Chart 4.1 illustrates such correlations, drawing on the latest wave of the Life in Transition Survey. While it is possible that unobservable characteristics could be associated with both better outcomes and the quality of housing, people living in buildings that are in a better condition (that is to say, less in need of urgent repair) appear to be healthier, on average, than those living in buildings that are in a worse condition. They are also less likely to experience mental distress. Similar effects can be observed among people who own their homes. Furthermore, homeowners are also less likely to express a desire to move – whether within the country or abroad. These correlations are both economically and statistically significant, even when accounting for individual and household-level characteristics such as age, education, employment status and household income. For example, a person living in a better quality building is, on average, 30 per cent more likely to report being in good health. In contrast, if two people live in similar accommodation, but one earns twice as much as the other, that person is, on average, only around 3 per cent more likely to report being in good health.

Chart 4.1

Source: LiTS IV and authors’ calculations.
Note: The condition of a building is measured on a four-point scale (“in urgent need of repair”, “acceptable”, “good” and “very good”); home ownership is a dummy variable, as are intentions to move and having a green occupation; all other variables are measured on a scale of 1 to 5. Physical and mental health are both self-assessed, with mental health being measured as described in Chapter 1. (Ordered) logit regressions control for the respondent’s age, gender, marital status, level of education and employment status, as well as the logarithm of household income, the size of the household, the number of children in the household, whether the respondent lives in an urban or rural location, whether they moved there in the last five years and country fixed effects. The 95 per cent confidence intervals shown are based on standard errors clustered at the country level. An odds ratio greater than 1 indicates, for instance, that homeowners are more likely to report good health. The tests described in Oster (2016) suggest that the findings for health and mental health (particularly the correlation between mental health and home ownership) are more robust to potential bias caused by unobservable characteristics.

Rome wasn’t built in a day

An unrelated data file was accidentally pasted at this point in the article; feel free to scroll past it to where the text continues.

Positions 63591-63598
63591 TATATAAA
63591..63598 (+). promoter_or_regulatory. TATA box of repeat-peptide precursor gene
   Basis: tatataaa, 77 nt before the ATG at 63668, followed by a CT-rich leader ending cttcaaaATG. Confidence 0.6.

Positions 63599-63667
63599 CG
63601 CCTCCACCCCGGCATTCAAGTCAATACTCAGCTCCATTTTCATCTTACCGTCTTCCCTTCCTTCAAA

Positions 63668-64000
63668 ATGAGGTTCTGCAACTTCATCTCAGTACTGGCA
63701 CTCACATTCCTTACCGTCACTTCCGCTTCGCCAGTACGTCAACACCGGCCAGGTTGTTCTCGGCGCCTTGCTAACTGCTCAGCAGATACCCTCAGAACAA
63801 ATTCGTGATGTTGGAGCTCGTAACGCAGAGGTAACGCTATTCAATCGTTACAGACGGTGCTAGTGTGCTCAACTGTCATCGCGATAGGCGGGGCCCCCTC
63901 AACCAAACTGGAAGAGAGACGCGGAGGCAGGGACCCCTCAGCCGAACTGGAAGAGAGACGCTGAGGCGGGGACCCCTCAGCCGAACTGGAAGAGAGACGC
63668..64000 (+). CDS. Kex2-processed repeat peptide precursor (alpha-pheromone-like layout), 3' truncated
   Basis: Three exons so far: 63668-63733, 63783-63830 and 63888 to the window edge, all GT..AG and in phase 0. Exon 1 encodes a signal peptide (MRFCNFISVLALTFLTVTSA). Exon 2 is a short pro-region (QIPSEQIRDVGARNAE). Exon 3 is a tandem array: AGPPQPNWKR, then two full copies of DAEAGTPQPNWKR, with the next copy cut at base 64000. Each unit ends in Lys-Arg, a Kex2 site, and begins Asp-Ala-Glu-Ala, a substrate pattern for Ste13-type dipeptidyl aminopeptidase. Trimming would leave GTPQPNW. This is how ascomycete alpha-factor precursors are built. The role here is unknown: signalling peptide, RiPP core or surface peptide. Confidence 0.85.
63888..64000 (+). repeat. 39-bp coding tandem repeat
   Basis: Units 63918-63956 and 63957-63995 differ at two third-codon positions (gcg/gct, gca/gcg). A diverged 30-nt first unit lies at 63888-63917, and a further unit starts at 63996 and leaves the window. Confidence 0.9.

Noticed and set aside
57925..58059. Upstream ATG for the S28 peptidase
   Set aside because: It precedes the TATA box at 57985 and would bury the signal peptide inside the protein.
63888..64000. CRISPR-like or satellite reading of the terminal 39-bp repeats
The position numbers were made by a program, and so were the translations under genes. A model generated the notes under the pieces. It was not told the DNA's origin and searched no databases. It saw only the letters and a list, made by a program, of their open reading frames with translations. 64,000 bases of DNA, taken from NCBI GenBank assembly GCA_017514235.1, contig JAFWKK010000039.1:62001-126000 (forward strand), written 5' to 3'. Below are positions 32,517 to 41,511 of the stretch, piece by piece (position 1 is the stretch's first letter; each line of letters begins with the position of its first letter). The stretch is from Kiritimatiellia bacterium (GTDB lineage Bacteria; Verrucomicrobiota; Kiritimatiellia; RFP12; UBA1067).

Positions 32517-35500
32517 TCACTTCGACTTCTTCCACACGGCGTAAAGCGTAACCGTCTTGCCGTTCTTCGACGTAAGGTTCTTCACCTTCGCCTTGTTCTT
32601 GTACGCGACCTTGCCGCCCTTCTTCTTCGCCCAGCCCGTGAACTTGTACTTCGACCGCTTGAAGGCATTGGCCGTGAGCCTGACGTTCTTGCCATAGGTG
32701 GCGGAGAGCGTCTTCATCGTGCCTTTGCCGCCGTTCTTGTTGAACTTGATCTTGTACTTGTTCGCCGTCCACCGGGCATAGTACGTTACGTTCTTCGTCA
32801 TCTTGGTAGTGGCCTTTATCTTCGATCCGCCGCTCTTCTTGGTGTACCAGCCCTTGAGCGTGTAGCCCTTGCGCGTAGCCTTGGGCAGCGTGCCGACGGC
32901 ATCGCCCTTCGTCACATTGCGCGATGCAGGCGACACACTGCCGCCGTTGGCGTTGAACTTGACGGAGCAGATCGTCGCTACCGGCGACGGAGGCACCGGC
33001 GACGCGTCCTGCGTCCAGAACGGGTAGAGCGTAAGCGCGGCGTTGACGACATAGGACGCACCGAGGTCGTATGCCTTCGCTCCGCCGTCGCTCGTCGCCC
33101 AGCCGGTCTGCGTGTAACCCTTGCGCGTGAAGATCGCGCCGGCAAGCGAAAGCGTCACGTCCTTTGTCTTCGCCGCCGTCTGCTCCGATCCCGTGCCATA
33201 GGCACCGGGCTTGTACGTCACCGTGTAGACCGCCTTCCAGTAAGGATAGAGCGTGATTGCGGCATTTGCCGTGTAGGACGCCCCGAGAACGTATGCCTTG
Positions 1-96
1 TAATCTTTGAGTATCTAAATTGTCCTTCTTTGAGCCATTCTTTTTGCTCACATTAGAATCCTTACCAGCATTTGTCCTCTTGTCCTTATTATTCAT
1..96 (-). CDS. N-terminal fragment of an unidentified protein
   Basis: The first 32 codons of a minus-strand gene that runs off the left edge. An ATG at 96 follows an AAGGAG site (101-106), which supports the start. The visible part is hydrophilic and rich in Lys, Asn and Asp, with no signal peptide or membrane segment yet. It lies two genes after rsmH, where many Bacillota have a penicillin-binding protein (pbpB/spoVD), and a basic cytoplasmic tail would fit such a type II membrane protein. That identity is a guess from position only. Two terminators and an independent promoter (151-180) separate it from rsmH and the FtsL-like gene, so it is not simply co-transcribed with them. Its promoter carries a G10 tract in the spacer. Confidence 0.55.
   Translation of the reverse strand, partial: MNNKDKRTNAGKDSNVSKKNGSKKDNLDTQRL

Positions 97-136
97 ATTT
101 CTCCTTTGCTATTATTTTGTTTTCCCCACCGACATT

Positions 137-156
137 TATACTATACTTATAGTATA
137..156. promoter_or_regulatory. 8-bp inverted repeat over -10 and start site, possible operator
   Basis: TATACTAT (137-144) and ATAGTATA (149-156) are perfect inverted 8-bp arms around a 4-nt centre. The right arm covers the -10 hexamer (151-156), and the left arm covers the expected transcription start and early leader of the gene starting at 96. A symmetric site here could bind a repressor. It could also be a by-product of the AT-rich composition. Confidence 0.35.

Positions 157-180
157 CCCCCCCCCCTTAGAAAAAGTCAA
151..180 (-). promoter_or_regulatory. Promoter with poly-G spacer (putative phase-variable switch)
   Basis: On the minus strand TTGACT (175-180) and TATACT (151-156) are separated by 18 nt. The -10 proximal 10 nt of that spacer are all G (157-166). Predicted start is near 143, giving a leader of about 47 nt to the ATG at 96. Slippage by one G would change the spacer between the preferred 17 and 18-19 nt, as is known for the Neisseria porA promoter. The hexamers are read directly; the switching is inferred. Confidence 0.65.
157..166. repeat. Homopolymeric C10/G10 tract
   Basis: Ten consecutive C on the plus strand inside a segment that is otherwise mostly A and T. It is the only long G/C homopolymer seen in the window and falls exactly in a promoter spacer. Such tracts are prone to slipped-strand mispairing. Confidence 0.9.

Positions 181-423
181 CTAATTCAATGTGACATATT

Housing is highly path-dependent. Once established, cities are rarely abandoned; urban systems and city rankings are relatively stable over time; and local economic specialisations and regional political traditions often span centuries.8 Housing is deeply embedded in infrastructure systems, from road networks to utilities. Large-scale infrastructure projects take years – decades, even – to complete; and once in place, that infrastructure depreciates slowly.9 Historical buildings, bridges and sewer systems and the layout of road networks are often testimonials to the distant past.10 When cities were first established, their locations were often dictated by natural advantages such as access to ports and rivers. However, those cities remain important today, despite their respective advantages no longer being as relevant as they once were.11 Eastern parts of many former industrial cities (such as London and New York) are more deprived, as those with means escaped pollution from industrial chimneys. These spatial patterns of wealth and poverty persist, even though the pollution that helped to shape them has largely waned. While the spatial distribution of pollution is a result of interaction between industrial locations, wind patterns and city-specific topography, the correlation is robust to the addition of a large set of controls, such as access to public amenities and the distance to waterways.12 Historical place-based R&D policies also have lasting effects: even in present day Russia, Science Cities (which were created in Soviet times) are more innovative and productive, and are home to more highly skilled and better-paid workers, than localities that were similar to them at the time of their establishment.13 In addition to physical remnants, historical institutions (such as urbanisation regulations, zoning laws or policies affecting the provision of public goods) can also have long-lasting effects on cityscapes.14 In many economies in the EBRD regions, secondary cities continue to play a more important role than in other economies, largely reflecting policy choices during central planning – building towns around large state-owned enterprises, in some cases specifically with a view to avoiding the front lines of the Second World War, without due regard for transport costs or environmental considerations.15